Document 12649644

Measuring calcium concentra0on in contrac0ng smooth muscle 1. Abstract Fiona Lo\us Supervisor: Dr Magnus Richardson The 0ming of the onset of uterine contrac0ons and their synchronicity are key to successful childbirth. Uterine contrac0ons are ini0ated by rises in intracellular Ca2+ concentra0on, which are caused and controlled by myometrial ac0on poten0als. The precise mechanisms responsible for the ini0a0on and coordina0on of human uterine contrac0ons remain unclear. Confocal imaging of slices of contrac0ng uterine 0ssue loaded with Ca2+-­‐sensi0ve dye allows the visualisa0on of Ca2+ dynamics. Accurate measurements of the calcium signal in a par0cular part of the muscle as a func0on of 0me would enable further inves0ga0on of the rela0onship between Ca2+ concentra0on and muscle contrac0on. However, this is currently not possible because as the calcium signal increases at a par0cular point in the muscle, the muscle moves significantly (Figure 1). 2. Aim To develop a computer program that will account for the transitory deforma0ons in images of thin slices of contrac0ng uterine 0ssue loaded with Ca2+-­‐sensi0ve dye, so that the Ca2+ intensity of any point in the image may be tracked over the dura0on of the experiment. 6. Tracking mul0ple landmarks •  Filtering and thresholding were used to automate the selec0on of mul0ple landmarks in the first frame. Figure 1: False colour images of a slice of contrac0ng uterine 0ssue loaded with Ca2+-­‐
sensi0ve dye. Le#: Pre-­‐contrac0on. Right: During contrac0on 3. The idea •  Ini0al examina0ons of the images revealed that there are many isolated spots of high intensity in each image frame. •  The idea is to first accurately track the movement of any of these landmarks. •  If we can accurately track the movement of enough landmarks, we can then characterise the movement of any point within the image by interpola0ng between the known trajectories. Figure 5: The trajectories of landmarks over 100 frames (black lines), end posi0on shown by red * Figure 2: A single frame of an image of a uterine 0ssue slice, loaded with Ca2+-­‐sensi0ve dye, imported into MATLAB. An example of a landmark is indicated 4. Descrip0on of a landmark •  Examina0on of a 7×7 pixel region of interest (ROI) about a landmark in a single frame revealed that it was well described by a 2D Gaussian func0on. We used a nonlinear least-­‐squares algorithm to fit a 2D Gaussian to the ROI: •  Here, F is the fiQed func0on in the 2 dimensions, x and y, and there are 5 parameters to fit: •  The func0on, F, is fiQed to the data, D, such that the squared error, r, is minimised: 7. Interpola0ng between trajectories •  The trajectories of landmarks described as for each landmark, c, at each 0me frame, τ.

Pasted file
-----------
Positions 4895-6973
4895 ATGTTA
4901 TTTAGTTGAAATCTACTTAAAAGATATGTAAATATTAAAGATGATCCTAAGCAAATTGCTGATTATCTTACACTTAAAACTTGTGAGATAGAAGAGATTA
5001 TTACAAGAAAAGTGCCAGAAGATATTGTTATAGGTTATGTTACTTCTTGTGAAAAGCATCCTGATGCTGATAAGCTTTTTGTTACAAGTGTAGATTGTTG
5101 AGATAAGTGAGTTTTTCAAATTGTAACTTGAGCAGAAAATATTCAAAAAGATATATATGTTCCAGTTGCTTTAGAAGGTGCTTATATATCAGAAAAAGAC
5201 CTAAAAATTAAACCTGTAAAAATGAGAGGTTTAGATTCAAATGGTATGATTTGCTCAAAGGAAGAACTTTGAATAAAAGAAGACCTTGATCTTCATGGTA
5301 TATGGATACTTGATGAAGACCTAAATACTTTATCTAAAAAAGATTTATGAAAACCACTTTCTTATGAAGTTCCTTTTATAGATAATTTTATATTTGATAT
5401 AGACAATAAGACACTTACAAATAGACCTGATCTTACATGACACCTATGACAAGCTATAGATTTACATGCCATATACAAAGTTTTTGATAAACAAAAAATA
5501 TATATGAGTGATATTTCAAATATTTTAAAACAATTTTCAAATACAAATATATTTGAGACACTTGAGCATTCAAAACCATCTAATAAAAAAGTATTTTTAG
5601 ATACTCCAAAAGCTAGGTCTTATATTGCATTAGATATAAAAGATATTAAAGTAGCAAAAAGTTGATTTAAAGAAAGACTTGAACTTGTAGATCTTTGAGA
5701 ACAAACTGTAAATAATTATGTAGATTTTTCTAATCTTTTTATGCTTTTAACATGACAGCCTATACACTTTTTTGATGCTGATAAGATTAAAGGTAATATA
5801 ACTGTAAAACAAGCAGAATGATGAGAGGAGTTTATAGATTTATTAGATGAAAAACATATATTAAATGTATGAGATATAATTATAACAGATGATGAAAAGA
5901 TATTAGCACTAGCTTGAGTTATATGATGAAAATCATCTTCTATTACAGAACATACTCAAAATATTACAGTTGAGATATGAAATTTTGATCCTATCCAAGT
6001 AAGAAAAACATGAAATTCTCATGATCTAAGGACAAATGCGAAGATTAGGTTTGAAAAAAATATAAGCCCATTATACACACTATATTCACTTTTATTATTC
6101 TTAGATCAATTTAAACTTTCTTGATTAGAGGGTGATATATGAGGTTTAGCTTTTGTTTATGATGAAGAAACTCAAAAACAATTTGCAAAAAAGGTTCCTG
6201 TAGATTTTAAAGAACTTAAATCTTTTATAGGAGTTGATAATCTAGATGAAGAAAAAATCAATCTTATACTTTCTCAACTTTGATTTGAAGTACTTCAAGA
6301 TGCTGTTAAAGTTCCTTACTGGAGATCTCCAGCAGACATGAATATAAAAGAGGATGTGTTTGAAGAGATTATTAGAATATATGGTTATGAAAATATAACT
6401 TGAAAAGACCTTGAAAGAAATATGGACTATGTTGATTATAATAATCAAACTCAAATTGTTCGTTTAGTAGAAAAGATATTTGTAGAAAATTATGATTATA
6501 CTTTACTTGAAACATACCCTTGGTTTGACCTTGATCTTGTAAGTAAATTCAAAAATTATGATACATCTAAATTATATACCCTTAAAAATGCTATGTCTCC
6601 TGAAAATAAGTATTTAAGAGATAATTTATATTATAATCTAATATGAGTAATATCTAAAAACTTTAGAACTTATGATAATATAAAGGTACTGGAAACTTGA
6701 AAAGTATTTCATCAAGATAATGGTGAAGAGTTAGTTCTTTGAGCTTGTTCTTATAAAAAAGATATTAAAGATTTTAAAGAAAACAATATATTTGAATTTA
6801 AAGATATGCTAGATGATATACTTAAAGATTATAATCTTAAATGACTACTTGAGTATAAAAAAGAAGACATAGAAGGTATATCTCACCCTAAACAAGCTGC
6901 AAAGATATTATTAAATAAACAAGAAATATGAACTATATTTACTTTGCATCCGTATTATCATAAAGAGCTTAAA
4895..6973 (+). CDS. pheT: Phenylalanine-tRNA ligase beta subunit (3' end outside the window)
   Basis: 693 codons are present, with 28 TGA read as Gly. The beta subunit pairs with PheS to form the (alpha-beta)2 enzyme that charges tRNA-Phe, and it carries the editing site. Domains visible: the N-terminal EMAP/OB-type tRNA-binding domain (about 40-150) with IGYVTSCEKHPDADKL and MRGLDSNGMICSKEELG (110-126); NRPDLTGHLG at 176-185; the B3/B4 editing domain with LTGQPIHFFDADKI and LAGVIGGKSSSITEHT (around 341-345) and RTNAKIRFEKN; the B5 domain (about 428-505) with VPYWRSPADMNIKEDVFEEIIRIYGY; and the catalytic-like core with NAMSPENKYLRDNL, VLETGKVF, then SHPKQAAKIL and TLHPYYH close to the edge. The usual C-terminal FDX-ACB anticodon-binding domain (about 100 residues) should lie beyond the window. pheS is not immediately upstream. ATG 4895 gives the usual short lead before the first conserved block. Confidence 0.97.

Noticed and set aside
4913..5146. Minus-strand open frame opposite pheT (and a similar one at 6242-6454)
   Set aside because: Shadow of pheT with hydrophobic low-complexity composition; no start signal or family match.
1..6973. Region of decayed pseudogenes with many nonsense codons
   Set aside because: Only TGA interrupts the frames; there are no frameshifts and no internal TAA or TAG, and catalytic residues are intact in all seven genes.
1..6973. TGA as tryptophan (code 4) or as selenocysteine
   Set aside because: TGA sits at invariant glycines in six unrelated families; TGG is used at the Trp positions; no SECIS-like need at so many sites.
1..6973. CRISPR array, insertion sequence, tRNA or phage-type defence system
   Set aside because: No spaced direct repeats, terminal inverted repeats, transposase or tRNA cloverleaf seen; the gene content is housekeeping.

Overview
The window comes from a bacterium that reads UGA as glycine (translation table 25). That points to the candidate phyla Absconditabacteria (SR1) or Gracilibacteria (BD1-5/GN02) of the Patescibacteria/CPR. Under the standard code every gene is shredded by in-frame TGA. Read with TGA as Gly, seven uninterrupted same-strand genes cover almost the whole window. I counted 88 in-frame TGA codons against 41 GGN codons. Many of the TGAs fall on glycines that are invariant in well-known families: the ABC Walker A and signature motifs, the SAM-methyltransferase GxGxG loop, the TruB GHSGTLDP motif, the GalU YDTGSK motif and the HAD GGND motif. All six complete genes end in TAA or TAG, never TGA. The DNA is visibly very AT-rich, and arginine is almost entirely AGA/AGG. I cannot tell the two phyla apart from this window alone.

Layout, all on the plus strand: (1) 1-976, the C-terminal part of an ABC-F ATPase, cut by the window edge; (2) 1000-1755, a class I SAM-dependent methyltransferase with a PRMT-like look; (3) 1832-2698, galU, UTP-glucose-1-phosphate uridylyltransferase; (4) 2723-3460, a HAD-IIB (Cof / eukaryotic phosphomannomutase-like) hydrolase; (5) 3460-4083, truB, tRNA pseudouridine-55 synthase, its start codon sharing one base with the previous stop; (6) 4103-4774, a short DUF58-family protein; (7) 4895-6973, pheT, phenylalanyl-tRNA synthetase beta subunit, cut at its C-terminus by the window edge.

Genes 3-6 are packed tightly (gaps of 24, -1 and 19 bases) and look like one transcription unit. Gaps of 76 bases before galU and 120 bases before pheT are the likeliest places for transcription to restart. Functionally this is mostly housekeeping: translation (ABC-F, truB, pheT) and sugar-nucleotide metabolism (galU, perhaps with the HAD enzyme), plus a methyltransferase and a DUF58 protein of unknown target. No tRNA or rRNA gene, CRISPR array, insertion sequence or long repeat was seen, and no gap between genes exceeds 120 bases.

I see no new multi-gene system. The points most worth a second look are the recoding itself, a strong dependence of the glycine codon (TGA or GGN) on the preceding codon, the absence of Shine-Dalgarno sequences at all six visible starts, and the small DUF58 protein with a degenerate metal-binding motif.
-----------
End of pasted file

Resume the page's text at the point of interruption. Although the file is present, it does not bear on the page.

•  We infer the trajectories of the remaining pixels, Χ, as a weighted sum of the known trajectories, according to the distance between the pixel of interest and each trajectory (dX,Xc): •  We choose , where λ is a spa0al scaling constant.
8. Measuring Ca signal •  The intensity of any point in the first image takes the value of the pixel described by its trajectory in each subsequent image. Figure 3: The image of a selected ROI around a landmark (le#) and the fiQed Gaussian func0on, evaluated at integer values (right) 5. Tracking a landmark •  The fiQed mean values, , are used to approximate the coordinates of the centre of the landmark. •  A new 7×7 pixel ROI in the following frame is selected, centred about the c o o r d i n a t e s o f t h e fi Q e d m e a n values, , from the previous frame. •  The algorithm is used to fit a new Gaussian func0on to this ROI, to obtain new values, . •  This process is iterated through a number of frames, to obtain a series of coordinates approxima0ng the centre of the landmark, , where τ = 1, 2, …,
T indicates the number of the frame in the sequence. Figure 6: ROIs selected for intensity profiles •  This sequence of coordinates describes the posi0on and therefore the trajectory of the centre of the landmark throughout a series of frames Figure 7: The intensity profiles of selected ROIs (see Figure 6) of amended images compared to original images 9. Conclusion Figure 4: A landmark is tracked through 6 frames. Red *: fiQed mean, . Black line: trajectory taken by Acknowledgements Thanks to Dr Anatoly Shmygol, Warwick Medical School, for providing the images •  We have developed a program that can account for the movement in confocal microscopy images of contrac0ng uterine 0ssue, using the trajectories of selected landmarks. •  This can be used to obtain more accurate measurements of the Ca2+ signal in a par0cular part of the muscle as a func0on of 0me. •  The method of mo0on tracking could have applica0ons in other areas where quan0ta0ve measures from images are hard to obtain due to movement within the sample.